We can all take upon us the vantage point we choose - one of focusing on yesterday, tomorrow, or remaining steadfastly focused on today.  The vantage point from which we view life often makes the difference between "managing", as we call it, just barely making it through.  The difference isn't in how well we manage it all, but in who we are trusting to manage what is no longer in our control and what really hasn't come into our control yet.  The matter of control is at the center of it all.  Jesus reminds his disciples "control" belongs to him. We may think we have it all "under control" just because we are "managing", but truth be told, the control is really outside of our control!

The task of living for today is a large enough task, according to Jesus.  The "now" holds just enough challenges for today, so we do well keeping focus contained to "now".  I think Jesus was teaching us to trust - for trust is really based not so much in what has passed, although it is a foundation for trusting; nor is it based in what is to come, although we focus on the future with a sense of trust it will all come to pass as it should.  It is a fine balance between the three - "then" not holding us back, "when" not bogging us down, and "now" being securely placed in the heavenly Father's hands for the management of what today holds.  Just sayin!

Comments

Popular posts from this blog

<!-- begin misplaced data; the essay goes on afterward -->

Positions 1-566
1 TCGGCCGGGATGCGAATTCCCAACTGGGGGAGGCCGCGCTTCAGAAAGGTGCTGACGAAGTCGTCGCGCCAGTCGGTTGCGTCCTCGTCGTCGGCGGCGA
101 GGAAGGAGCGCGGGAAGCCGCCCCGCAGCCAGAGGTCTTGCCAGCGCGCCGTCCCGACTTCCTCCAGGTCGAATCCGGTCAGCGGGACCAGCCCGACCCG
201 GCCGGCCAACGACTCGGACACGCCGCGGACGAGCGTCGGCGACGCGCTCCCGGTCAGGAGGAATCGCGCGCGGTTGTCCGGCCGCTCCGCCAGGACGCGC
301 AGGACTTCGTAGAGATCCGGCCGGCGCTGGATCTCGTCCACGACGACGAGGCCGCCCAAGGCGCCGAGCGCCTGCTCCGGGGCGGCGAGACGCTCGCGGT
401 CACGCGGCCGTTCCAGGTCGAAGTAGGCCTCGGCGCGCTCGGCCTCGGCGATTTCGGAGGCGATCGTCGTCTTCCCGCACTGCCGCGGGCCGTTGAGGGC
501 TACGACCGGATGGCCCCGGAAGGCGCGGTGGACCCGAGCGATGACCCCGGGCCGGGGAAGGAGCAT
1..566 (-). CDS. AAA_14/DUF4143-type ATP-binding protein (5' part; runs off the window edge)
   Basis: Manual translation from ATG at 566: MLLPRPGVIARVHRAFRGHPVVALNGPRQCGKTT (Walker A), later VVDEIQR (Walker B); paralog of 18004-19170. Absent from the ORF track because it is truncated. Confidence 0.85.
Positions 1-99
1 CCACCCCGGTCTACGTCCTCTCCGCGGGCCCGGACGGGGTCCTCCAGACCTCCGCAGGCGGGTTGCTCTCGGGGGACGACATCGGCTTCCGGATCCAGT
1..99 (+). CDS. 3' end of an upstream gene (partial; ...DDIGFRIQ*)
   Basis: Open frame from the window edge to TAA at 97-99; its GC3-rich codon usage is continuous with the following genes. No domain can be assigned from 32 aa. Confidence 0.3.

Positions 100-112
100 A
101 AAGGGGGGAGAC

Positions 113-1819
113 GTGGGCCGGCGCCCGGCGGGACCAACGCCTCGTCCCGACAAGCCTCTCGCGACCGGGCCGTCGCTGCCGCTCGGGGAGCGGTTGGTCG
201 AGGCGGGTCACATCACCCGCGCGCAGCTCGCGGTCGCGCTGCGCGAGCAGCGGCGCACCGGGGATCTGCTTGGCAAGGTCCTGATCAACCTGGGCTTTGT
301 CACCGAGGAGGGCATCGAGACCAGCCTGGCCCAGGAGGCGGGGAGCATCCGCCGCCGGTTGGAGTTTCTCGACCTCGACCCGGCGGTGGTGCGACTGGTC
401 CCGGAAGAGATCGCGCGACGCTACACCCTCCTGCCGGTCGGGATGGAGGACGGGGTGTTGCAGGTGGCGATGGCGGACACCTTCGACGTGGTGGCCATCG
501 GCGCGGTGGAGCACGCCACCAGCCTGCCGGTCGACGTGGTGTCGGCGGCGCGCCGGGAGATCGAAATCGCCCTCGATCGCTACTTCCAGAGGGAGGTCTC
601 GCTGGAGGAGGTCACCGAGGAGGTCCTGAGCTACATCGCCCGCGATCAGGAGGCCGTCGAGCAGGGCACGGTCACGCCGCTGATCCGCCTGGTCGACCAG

Your full attention, please

My mother frequently uses the term "Listen to me!" as a way of getting my attention so that I actually stop, pay close attention, and hear out whatever her idea or issue is at the moment. It isn't always at the most convenient moment, nor is it always easy for her to get out whatever it is she wants to share. Yet, it is important enough for her to ask to for me to hear it, so I respond with, "I'm listening, mom", and she begins.  It isn't said in anger or in a moment of disappointment. Rather, these words are usually spoken in a "sing-song" manner, but with very specific intent - they are intended to get me to REALLY listen to what she was saying. Why? Because she knows she has something to say even if it is getting harder for her to say it! She has walked through much already, learned many lessons, and has the advantage of experience on her side, but the disadvantage of advancing age makes it harder and harder for her to actually form those t…